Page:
- The Coronavirus pandemic has been leaving states with major gaps in their budget because shutdowns have halted incoming tax revenue.
- People in the sports betting industry think that states may begin to legalize sports betting quickly to gain a new source of revenue that will help with the losses.
NEW YORK – Jay Snowden, CEO of Penn National Gaming, believes that the U.S. will see more states legalize sports betting as a result of the Coronavirus pandemic.
When talking to CNBC on their show “Power Lunch” on Thursday, he said that he and his company have the idea that the country will be looking for extra revenue streams to help cover the losses created by COVID-19 and legal sports betting could be one of those revenue sources.
“We think that this legalization process that is happening at the state level stands to accelerate, and we really think we’ll benefit from that because we operate in more states than any gaming company in the world,” said Snowden.
Although, Snowden is not the first in the industry to speak on this topic amid the outbreak.
The Thought Process
It’s true that states across the nation are enduring big financial losses because COVID-19 is forcing businesses to shut down to keep the virus from spreading. While legalizing the gambling on sporting events could help, a few lawmakers with pending legislation have told Legalsportsbetting that it’s all up to how the positives seen will outweigh any negatives.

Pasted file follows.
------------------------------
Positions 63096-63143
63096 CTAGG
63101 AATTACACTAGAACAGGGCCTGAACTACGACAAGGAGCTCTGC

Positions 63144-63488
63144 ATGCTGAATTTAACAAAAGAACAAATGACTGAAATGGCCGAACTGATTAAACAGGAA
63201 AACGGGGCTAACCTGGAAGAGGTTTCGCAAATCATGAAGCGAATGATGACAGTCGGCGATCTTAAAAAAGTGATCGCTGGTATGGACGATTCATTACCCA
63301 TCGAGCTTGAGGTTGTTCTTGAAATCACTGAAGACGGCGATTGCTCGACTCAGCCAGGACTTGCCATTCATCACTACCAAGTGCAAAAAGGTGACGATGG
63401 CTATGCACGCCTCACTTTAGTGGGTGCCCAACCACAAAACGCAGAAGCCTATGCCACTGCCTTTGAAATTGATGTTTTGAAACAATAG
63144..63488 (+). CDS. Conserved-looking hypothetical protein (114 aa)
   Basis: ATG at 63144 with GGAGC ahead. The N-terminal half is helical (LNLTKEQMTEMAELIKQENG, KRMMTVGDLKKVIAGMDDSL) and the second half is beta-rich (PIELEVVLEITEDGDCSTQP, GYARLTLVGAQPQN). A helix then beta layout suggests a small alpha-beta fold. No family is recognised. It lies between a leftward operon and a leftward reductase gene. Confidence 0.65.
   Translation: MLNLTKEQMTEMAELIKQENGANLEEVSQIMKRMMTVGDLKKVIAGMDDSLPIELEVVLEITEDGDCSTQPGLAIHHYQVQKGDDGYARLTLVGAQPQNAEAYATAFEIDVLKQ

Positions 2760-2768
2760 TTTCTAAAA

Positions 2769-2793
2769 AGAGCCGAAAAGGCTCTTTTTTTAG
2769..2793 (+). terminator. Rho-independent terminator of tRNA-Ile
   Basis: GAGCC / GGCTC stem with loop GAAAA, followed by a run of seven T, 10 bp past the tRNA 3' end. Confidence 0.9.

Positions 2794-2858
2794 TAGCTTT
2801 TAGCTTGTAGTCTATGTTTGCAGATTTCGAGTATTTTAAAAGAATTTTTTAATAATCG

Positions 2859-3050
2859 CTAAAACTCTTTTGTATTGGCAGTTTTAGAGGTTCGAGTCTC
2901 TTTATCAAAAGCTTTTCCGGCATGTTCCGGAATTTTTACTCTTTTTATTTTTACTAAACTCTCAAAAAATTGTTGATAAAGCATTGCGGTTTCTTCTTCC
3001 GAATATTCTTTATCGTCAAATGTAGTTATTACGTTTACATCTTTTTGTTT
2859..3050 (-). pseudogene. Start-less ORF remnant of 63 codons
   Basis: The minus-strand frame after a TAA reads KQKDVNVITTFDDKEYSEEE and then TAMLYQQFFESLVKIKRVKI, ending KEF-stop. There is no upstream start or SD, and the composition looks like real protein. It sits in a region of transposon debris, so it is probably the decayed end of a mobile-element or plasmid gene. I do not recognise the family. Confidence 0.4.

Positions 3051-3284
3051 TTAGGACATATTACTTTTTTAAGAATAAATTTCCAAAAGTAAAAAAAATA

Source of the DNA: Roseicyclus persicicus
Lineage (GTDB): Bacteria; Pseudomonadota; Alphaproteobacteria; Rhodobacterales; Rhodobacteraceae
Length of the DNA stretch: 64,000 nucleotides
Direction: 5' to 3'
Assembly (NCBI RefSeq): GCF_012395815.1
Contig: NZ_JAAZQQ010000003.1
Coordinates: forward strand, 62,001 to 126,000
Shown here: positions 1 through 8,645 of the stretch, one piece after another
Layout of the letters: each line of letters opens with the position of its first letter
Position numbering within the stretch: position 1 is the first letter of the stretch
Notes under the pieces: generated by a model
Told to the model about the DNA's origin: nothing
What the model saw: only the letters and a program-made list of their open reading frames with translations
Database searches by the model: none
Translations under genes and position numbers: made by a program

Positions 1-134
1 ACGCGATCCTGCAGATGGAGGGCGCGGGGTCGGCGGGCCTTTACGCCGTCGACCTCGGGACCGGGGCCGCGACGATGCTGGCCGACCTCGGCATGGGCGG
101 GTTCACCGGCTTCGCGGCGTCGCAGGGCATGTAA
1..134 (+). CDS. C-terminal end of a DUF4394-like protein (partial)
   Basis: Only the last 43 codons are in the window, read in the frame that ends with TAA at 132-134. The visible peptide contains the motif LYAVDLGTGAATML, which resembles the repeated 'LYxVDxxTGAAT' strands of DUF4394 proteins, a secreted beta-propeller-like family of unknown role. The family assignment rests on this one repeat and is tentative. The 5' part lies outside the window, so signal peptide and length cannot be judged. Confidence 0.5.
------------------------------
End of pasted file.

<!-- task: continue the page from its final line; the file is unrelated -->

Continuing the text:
States without legal sports betting that are currently trying to pass legislation do not see the industry as a pure cash cow. But they do believe the pandemic could work in their favor if others see that it’s legalization would create a revenue stream they didn’t have before. Even if it only creates $1 million a year, that’s $1 million the state didn’t have that they can now put toward their deficit.
Others within the industry also think COVID-19 will have states move more swiftly toward legalizing the pastime.
DraftKings CEO Jason Robins shared similar thoughts last month with the CNBC Network.
“I think once the pandemic is under control, and maybe some of the economic impacts that result from it become problematic for state budgets, you could see more focus on things that will generate tax revenues,” said Robins.
“That’s not now. There’s a time and place for that later, but I do think there might be an opportunity to engage with states that previously have been on the fence about passing legislation.”
States are facing huge deficits with California reporting an estimate of almost $54 billion lost because of the virus. Other states are trying to find ways to conserve by making budget cuts so that their final totals do not get higher than they need to be.
Yet since the losses are so big, this could also sway legislation in states to still keep their stance on not legalizing sports betting.
Tax revenue from the industry would not put a dent in the amount of money they would need. Given the shortened legislative sessions in 2020, states like Missouri may not have enough time to even consider something that doesn’t generate a lot of revenue at the moment.
However, some states may very well speed up legislation with the mindset that every little bit helps.
The idea by those in the sports betting industry makes sense but it’s a gamble as to which way the states will see the issue of legal sports betting. With so much for lawmakers to consider in such short amounts of time, bills to legalize sports wagering could go either way.
Christina has been writing for as long as she can remember and does dedicated research on the newly regulated sports betting market. She comes from a family of sports lovers that engage in friendly bets from time to time. During the winter months, you can find Christina baking cookies and beating the entire staff at Mario Kart…the N64 version of course.